Rider University professor writes play based on life of Darryl “DMC” McDaniels

LAWRENCEVILLE — When it comes to playwriting, it’s tricky to walk this way, but one Rider University professor did it — with the blessing of her subject.

Dr. Sheena Howard, a Rider professor of communication, wrote a play concerning the life of  Darryl McDaniels — the “DMC” in Run-DMC — and he came to Rider over the summer to be part of a read-through.

“Darryl has a story that is tumultuous but also inspiring because he came through it in the end as a healthy individual,” Howard said in a press release about the play and visit.

As for McDaniels, he believes Howard’s play transcends his own story.

“It’s about imagination, creativity, art, comic books, rock ’n’ roll, hip hop, identity, secrets and most importantly how our unfortunate situations don’t define us — we do,” he said. “It’s literally a superhero story.”

The read-through of the play took place in June at Rider, giving Howard and McDaniels an opportunity to hear the script read aloud by a cast for the first time and gain insight into the story and its ultimate production on stage. Howard and McDaniels were joined by professional actors from Philadelphia and New York City as well as several students from Rider, including those in the University’s theatre program.

“Usually as a performer, you don’t have much of a say about the script, but I liked the collaborative nature of the read-through and how Dr. Howard and Darryl wanted to hear different perspectives from everyone,” said Haley Hartline, a senior who is pursuing a Bachelor of Fine Arts in Acting for Film, Television and Theatre, and who read portions of the part for the character based on McDaniels’ biological mother. “The moment you walked into the room, you could tell he had a very big presence, even when he wasn’t speaking, but he was such a kind person and very receptive.”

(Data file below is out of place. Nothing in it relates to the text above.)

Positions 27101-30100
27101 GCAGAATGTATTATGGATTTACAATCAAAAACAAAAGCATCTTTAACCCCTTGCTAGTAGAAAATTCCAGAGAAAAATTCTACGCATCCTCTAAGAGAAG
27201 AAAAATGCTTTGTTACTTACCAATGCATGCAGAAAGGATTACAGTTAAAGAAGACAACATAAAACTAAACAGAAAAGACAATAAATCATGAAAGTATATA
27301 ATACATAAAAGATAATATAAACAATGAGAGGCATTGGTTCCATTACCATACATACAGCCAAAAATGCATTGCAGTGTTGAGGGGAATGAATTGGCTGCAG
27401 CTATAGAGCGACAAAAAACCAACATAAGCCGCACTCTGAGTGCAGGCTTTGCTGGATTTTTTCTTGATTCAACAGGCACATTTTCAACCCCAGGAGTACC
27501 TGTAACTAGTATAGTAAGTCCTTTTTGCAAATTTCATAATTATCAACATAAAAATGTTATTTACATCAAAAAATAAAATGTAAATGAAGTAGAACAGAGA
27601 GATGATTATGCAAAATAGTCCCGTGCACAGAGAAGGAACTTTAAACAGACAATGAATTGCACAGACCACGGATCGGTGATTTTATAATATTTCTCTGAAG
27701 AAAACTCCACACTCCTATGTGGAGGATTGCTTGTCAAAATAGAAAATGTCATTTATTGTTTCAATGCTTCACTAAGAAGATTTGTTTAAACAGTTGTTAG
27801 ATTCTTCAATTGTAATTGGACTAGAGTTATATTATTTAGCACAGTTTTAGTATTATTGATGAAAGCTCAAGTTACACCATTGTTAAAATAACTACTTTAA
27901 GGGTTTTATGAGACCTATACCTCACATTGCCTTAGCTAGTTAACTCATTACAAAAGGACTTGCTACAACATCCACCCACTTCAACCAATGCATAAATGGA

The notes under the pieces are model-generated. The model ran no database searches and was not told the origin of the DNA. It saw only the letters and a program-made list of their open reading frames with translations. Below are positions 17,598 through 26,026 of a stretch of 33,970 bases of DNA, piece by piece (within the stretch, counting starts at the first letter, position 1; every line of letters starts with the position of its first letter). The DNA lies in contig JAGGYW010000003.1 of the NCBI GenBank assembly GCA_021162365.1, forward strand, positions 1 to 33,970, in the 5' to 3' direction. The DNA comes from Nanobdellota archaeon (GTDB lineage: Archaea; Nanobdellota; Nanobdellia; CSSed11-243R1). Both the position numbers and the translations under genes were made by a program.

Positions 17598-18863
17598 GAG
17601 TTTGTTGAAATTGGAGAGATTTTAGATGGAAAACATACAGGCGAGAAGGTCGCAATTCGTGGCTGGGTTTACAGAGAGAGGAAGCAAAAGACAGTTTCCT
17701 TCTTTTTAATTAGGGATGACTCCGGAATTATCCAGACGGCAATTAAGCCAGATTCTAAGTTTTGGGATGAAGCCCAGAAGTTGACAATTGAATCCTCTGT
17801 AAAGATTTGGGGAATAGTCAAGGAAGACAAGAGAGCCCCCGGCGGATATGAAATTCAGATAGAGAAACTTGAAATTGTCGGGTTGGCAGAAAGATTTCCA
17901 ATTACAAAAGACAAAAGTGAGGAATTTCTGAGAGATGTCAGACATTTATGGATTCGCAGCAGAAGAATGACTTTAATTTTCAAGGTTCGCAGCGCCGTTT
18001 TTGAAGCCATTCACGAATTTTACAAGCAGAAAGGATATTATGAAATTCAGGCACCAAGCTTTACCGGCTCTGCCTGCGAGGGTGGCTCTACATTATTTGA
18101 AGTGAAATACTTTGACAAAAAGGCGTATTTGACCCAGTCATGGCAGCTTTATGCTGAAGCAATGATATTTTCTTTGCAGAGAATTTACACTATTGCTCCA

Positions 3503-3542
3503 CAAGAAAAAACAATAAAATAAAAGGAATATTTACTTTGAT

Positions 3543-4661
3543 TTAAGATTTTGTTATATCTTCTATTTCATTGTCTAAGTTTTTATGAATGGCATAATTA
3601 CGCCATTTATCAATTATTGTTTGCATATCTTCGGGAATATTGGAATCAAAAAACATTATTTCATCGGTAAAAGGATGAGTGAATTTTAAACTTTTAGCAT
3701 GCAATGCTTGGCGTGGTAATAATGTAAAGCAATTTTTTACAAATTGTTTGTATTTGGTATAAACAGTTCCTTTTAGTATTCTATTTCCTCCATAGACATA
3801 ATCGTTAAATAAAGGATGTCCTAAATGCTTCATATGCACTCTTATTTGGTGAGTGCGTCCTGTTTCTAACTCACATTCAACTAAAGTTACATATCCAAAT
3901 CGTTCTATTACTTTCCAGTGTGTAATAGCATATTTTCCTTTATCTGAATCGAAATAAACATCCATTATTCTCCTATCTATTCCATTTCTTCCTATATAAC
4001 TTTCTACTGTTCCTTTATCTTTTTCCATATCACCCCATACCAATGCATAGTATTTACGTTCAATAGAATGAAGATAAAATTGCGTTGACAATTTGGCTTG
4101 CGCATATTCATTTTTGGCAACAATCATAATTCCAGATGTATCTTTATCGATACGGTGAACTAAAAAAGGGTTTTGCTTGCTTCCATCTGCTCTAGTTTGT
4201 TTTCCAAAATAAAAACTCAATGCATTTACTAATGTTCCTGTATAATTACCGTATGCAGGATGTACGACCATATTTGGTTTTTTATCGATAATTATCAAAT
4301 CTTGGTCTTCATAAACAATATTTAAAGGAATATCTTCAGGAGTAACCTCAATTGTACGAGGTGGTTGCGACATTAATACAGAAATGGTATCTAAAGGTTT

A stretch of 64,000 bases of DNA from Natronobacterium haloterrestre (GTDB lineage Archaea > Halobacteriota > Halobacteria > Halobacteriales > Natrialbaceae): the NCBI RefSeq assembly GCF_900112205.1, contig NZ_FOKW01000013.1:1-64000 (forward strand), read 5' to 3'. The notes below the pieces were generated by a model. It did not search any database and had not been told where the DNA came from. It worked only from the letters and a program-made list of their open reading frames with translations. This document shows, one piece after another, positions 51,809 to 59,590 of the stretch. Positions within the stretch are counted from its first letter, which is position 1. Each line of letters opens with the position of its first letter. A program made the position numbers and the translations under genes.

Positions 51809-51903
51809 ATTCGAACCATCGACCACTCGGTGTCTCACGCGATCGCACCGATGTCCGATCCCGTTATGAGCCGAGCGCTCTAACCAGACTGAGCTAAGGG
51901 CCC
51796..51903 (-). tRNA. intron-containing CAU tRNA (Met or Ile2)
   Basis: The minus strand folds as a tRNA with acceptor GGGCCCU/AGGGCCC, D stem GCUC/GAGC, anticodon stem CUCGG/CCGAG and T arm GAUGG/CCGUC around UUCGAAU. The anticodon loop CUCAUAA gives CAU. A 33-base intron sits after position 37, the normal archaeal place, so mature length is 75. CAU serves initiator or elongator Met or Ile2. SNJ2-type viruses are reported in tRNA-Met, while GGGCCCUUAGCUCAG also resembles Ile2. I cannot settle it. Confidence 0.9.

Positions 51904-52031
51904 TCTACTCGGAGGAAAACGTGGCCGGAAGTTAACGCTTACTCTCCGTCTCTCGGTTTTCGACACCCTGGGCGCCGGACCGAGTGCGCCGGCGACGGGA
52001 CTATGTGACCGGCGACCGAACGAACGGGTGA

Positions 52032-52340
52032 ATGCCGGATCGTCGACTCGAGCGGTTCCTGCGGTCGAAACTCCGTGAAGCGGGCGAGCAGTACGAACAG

McDaniels achieved instant success when Run-DMC released their debut album in 1984. The group went on to significantly influence the look and sound of hip-hop, dominating American music for decades. However, despite his substantial impact as an artist, McDaniels grappled with depression and substance abuse. Another personal challenge emerged during his work on his autobiography when he uncovered the fact that he had been adopted.

In 2006, VH1 documented McDaniels’ quest to find his birth mother. Parts of his life story have also been portrayed in various forms, including his 2001 autobiography and a 90-page graphic novel that reimagined DMC as a comic book superhero. Theater represents a new medium for both McDaniels and Howard, who, in addition to her scholarship on Black comics, has written for Marvel and DC Comics.

McDaniels was drawn to share his story on stage because of the inherently intimate and live nature of theater. He said, “In the theater, you can have more of an emotional connection with the audience. It allows the audience to be there and present in real time.”

Naa’san Carr, a senior political science major and the president of Rider’s Student Government Association, played the part based on McDaniels’ older brother. He found it surreal but enthralling to work directly with a living legend on a story based on his own life.

“At certain points,” Carr shared, “he would nod and agree with the portrayal or he would reminisce and tell us how it really was, how to say certain things. It was really cool to have him there to tell those details.”

And despite the superhero elements of McDaniels’ story, his humanity was ever present during the reading. Carr noted, “I think that DMC is a really down-to-earth person. He kept it real with us the whole time.”

Oh hi there 👋
It’s nice to meet you.

Sign up to receive awesome content in your inbox, everyday.

We don’t spam! Read our [link]privacy policy[/link] for more info.